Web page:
If most people think of abstaining as doing nothing, why is Ray Lamboy blamed for killing a plan to resuscitate public education in Camden?
Lamboy didn't vote yes to allow four new, privately run "Renaissance School" complexes to drain students and resources from the failing district, but he didn't vote no, either. Instead, the thoughtful Camden school board member's refusal to say yea or nay late last month left a 4-4 tie that effectively tabled the Renaissance for another day.
"The abstention heard 'round the world" is how Lamboy, 43, dubs his decisive nondecision.
We met for coffee Monday afternoon at the suggestion of a mutual friend who thinks Lamboy's reticence was courageous and in need of explanation. As we chatted, three Camden mothers filed a petition with the New Jersey Department of Education (DOE) seeking to flee the city's failing school system.
Even poor parents know Camden spends an astonishingly high $22,000 per student each year, with dismal results. They want all 15,000 kids to be able to take that money and run to other public schools in the region.
So if politicians and parents agree Camden's school system is beyond saving, why try to delay or deny the inevitable?
"If the ultimate goal is to dismantle the school district," Lamboy concedes, "let's do it in a way that doesn't harm children."
Nine charters already suck minds and money from the Camden school system. Last spring, the Department of Education deemed 23 of the city's 26 public schools among the state's worst.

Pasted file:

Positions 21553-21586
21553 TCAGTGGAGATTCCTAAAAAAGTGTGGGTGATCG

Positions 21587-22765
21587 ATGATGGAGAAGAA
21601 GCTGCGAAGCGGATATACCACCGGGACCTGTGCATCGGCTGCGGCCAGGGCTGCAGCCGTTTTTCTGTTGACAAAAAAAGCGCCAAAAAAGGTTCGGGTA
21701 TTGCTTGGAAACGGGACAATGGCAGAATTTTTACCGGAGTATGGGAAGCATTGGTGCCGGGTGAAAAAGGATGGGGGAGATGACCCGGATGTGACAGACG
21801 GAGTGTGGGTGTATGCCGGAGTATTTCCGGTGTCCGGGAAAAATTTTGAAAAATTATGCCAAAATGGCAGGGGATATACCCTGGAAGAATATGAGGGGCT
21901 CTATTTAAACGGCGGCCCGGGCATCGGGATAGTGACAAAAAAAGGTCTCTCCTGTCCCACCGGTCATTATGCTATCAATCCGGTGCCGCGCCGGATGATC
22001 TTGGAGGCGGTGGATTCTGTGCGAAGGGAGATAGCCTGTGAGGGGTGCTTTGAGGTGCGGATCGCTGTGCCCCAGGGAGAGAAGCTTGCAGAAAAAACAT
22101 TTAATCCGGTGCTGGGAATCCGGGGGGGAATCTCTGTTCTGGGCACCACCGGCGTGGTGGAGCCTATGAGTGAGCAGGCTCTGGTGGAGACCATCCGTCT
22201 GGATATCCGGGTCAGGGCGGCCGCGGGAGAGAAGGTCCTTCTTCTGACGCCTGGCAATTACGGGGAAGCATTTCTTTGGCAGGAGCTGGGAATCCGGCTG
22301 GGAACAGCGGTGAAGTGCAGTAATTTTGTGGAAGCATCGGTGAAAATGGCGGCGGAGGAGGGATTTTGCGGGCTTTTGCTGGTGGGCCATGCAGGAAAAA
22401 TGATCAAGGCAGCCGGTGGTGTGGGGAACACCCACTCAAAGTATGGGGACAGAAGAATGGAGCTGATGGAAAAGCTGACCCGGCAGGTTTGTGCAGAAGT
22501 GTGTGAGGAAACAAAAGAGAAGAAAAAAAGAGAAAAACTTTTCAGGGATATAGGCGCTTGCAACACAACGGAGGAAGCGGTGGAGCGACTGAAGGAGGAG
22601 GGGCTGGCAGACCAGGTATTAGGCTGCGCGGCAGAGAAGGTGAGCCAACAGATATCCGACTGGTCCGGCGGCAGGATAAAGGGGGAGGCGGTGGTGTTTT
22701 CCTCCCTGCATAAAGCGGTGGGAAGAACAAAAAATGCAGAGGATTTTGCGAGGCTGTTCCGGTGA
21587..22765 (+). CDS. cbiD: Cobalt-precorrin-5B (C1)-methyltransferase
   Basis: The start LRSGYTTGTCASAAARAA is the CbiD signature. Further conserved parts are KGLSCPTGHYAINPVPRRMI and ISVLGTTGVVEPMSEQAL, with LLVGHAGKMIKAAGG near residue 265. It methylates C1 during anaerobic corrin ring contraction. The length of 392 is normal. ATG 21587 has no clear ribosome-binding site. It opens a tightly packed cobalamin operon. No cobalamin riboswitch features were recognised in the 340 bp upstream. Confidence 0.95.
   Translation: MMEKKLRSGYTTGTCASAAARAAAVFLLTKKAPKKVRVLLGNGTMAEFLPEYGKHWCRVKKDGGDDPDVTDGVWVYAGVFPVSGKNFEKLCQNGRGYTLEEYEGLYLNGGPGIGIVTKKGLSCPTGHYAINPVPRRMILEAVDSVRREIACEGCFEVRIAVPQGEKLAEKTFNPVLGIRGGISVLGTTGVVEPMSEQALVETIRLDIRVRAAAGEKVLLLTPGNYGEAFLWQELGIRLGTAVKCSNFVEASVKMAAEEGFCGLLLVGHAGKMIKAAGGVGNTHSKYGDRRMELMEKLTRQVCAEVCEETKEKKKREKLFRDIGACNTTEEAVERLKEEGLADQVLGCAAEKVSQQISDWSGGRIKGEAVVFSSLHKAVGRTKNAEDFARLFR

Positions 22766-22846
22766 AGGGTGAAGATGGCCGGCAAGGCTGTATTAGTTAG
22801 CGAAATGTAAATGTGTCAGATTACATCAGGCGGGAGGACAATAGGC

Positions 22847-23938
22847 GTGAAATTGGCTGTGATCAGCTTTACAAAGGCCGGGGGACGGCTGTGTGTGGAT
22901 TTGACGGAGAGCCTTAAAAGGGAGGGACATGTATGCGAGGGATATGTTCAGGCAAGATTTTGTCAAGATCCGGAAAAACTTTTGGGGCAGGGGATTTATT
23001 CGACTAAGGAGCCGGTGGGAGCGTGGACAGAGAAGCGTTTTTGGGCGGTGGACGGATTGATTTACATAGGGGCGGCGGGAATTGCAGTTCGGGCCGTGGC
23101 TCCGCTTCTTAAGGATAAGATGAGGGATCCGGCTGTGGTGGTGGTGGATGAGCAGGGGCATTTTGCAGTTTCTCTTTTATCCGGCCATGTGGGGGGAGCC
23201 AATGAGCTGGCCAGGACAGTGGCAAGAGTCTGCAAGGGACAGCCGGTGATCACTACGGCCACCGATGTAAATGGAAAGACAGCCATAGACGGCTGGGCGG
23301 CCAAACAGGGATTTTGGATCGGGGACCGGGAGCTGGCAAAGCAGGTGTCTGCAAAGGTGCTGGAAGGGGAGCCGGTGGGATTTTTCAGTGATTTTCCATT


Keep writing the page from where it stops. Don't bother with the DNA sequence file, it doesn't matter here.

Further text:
"Most of our $300 million budget comes from New Jersey taxpayers," Lamboy grants. "They want a return on investment. Gov. Christie is constantly confronted by the fact that we don't perform."
In January, Christie signed into law the Urban Hope Act, allowing up to 12 Renaissance schools - four projects each in Camden, Newark, and Trenton.
Not charters, these hybrids will be run by nonprofit operators able to funnel public money to private builders and for-profit management companies. Critics immediately seized on a controversial provision that allows Renaissance schools to enter into secret, no-bid contracts.
The oft-maligned Camden school board was limited to granting initial approval of proposals that could radically alter education in the city. By the time the group met to vote in September, Lamboy had spent months decrying a lack of analysis of the long-term impact.
"They were making it up as they went along," he said of proponents. "Between Renaissance schools and charters, we could have 1,000 kids a year leaving. In five years, we'd be down to 7,000 kids."
Tens of millions of dollars would disappear from the district's coffers, leaving the board to grapple with an unsustainable infrastructure.
"How many buildings will we need to close? Which buildings?" he asks. "How do we keep from having 40 students in a class or having to bus children across town? There's a lot of collateral damage that needs to be avoided."
Lamboy grew up in Cherry Hill but now lives in Cramer Hill. The head of the Latin American Economic Development Association in Camden has no children yet, but clearly supports neighbors seeking safer and more stimulating school environments.
"But never in my wildest dreams," he says, "did I expect any proposal to involve more than one building for 600 kids."
Instead, the Renaissance project garnering the most support before the vote called for five schools ultimately educating 3,000 students - a semiprivate minischool district.
Lamboy abstained to force discussion of those who won't be rescued. He did so mindful of how an overhaul in New Orleans left a tattered district with meager resources to educate pupils with special needs.
"I don't think there's an alternate ending," Lamboy acknowledges. "If that's our role, we'll be the best at what we do. But if that's where we're going, we must do it fairly."
Contact Monica Yant Kinney at 215-854-4670 or email@example.com, or follow on Twitter @myantkinney. Read her blog at philly.com/blinq.